We have the Power!

December 17, 2005

Continuing with my Web 2.0 contemplation, Wired News compares the accuracy of Wikipedia to Encyclopedia Britannica. The results are not what you would expect. It turns out that a Wikipedia article which receives enough viewers (and so has enough “fact-checkers”) is nearly as accurate as Britannica, long thought to be the bastion of human knowledge. This just once again shows the power of the many over the few, and how the Social tools of the internet become more efficient and useful simply as a result of the sheer number of participants. Thus we can only expect Wikipedia to become more accurate and comprehensive, while Britannica and its like will be left behind in the dust.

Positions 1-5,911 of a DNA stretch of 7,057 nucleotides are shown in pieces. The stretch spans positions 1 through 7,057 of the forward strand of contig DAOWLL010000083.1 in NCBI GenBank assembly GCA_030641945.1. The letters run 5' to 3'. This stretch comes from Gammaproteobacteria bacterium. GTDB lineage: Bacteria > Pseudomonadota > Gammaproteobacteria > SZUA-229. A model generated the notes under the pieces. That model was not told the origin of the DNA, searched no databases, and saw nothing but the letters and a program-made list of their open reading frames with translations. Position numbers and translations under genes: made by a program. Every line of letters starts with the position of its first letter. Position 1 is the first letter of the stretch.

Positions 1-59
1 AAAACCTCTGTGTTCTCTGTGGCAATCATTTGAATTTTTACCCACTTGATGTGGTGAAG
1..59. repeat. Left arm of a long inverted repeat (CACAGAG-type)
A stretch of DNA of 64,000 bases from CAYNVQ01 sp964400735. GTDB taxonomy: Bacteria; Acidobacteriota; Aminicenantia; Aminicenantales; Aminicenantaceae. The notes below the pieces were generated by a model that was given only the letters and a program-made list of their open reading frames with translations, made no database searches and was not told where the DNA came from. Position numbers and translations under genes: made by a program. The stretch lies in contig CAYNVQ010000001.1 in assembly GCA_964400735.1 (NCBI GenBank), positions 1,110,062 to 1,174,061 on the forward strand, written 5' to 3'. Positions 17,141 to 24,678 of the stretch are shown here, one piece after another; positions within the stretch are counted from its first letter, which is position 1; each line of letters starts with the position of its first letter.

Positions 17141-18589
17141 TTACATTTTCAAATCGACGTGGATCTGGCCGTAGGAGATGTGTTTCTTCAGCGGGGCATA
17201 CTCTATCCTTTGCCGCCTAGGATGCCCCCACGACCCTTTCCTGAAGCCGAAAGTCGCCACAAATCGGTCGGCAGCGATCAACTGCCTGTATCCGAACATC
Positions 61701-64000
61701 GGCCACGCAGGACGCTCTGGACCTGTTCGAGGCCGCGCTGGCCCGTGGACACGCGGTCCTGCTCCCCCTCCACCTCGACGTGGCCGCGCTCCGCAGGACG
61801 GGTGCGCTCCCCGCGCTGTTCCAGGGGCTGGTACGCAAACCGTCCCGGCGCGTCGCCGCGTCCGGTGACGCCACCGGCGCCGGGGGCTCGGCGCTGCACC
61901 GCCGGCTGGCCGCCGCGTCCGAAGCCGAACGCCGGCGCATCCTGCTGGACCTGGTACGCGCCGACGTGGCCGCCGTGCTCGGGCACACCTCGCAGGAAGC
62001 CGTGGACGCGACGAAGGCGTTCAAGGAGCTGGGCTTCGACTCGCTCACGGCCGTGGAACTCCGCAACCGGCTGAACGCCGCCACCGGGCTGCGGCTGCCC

This reminds me of how the TV companies (NBC and the rest) kept on insisting that it would cost too much, and would be too complicated to put all their TV shows online for subscription/pay-per-view download. And at the same time thousands and thousands of people were managing to do just that with no official help, minimal funding, with only the support of ardent tv fans that helped create the now-gargantuan Bittorrent community.

The recent controversy over the existence of certain inaccurate articles in Wikipedia, and its somewhat misguided coverage in the mainstream media (specifically by CNN’s Kyra Phillips), shows the strength of the website, rather than expose a crippling flaw in its premise, which is what some would like us to believe.


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